Overworked Brits give 180 extra hours to companies for free

Almost three quarters of British workers put in an extra 180 hours a year for free, new research reveals.

Almost three quarters (71 per cent) of office staff are so overwhelmed with work they have to put in 180 extra hours every year, according to new research.

Brits spend on average, an extra 44 minutes every week – that’s 36 hours annually – checking emails, answering phone calls and completing other tasks originally scheduled for their contracted hours.

Over 51 hours a year are spent working late, with two thirds (63 per cent) of staff still in the office after hours at least once a week, while 6 per cent never go home on time.

Employees are also having to toil away while they dine ‘al desko’, with average worker grafting through lunchtime 2 days a week totalling 93 hours a year, while over half (53 per cent) don’t escape the office for the entire day and 16 per cent don’t get any screen breaks all day.

The shocking statistics, gathered by printer and ink suppliers Printerland.co.uk, finds that even during their hard-earned leisure time staff can struggle to relax.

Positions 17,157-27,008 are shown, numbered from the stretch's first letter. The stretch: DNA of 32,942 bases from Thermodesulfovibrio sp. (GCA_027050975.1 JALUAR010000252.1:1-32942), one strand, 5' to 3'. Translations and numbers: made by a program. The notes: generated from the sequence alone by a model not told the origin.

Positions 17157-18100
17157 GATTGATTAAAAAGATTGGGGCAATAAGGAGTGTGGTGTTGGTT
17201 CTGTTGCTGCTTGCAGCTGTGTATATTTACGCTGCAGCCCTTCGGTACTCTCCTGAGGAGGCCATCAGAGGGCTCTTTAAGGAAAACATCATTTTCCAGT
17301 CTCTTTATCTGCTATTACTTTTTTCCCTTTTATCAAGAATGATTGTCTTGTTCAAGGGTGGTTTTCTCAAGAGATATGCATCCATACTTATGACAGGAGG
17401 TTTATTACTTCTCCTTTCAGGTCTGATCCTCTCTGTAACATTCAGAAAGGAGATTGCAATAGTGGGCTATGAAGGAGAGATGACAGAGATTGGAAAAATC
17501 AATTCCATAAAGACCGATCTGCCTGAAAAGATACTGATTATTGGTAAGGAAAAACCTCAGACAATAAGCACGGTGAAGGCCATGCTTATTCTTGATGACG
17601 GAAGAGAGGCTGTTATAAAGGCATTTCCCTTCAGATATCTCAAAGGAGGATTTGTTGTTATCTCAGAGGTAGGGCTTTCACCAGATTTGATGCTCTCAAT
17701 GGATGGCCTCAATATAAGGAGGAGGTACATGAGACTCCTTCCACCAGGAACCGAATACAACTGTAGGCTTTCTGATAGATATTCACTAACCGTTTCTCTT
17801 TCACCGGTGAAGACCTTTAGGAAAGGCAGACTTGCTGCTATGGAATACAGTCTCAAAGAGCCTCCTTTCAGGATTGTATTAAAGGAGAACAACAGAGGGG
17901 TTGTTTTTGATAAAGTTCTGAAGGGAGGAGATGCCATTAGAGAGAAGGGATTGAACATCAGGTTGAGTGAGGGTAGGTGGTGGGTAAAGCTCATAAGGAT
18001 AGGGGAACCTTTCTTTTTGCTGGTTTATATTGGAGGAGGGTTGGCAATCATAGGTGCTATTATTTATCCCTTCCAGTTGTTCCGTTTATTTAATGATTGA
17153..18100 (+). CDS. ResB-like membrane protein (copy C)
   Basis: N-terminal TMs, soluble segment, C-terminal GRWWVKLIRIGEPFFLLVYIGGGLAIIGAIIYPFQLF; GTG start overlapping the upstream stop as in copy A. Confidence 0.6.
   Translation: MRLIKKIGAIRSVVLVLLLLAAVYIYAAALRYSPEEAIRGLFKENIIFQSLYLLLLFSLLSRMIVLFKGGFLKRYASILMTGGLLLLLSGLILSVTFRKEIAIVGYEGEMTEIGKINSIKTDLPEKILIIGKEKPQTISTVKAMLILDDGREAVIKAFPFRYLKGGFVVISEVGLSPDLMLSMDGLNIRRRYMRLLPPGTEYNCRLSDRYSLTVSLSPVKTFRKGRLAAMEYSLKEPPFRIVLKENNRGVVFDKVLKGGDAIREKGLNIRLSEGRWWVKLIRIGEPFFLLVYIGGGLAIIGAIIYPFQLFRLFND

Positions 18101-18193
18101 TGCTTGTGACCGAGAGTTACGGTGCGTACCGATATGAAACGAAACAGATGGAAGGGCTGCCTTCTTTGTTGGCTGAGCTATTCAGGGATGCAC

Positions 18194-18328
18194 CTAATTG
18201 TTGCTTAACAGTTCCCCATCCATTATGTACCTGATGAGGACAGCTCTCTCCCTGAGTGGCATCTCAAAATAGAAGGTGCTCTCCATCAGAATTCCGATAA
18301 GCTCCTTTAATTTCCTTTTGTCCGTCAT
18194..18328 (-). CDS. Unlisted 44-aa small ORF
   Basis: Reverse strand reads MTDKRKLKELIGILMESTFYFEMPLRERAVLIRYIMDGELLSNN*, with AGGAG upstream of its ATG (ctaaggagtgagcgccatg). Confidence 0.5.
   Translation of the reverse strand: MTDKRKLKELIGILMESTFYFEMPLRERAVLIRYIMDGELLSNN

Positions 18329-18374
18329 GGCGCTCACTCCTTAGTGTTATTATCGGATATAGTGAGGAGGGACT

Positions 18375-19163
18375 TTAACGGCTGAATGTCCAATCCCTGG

Of the 2,000 surveyed, one in three workers would take business calls whilst on holiday, one in five would leave a family dinner early and 13 per cent would risk answering a call in the bath.

And it’s not just the office staff who are under pressure to perform. A fifth (21 per cent) of their other halves say their relationship is in trouble due to additional work commitments, and a staggering 9 per cent of those questioned confessed they would answer work calls during sex.

But all the hard graft is not paying off for one in five Brits (21 per cent) who admit they have taken time off work with a stress-related illness.

Catherine Bannan, HR manager at Printerland.co.uk says, ‘It’s important to take time out of work to enjoy time with family and friends.

‘It’s one thing to work an extremely long day with extra hours once every now and again in order to meet a deadline or deal with a crisis, but it’s another story to make a routine out of staying late.

‘Overworking can result in tiredness and mistakes being made, as well as having severely negative impacts on your health, happiness and quality of life – so to increase productivity, you need to make sure you leave work at work when you go home.’

Further reading on working extra hours

Owen Gough, SmallBusiness UK

Freddie Halvorson

Owen was a reporter for Bonhill Group plc writing across the Smallbusiness.co.uk and Growthbusiness.co.uk titles before moving on to be a Digital Technology reporter for the Express.co.uk.

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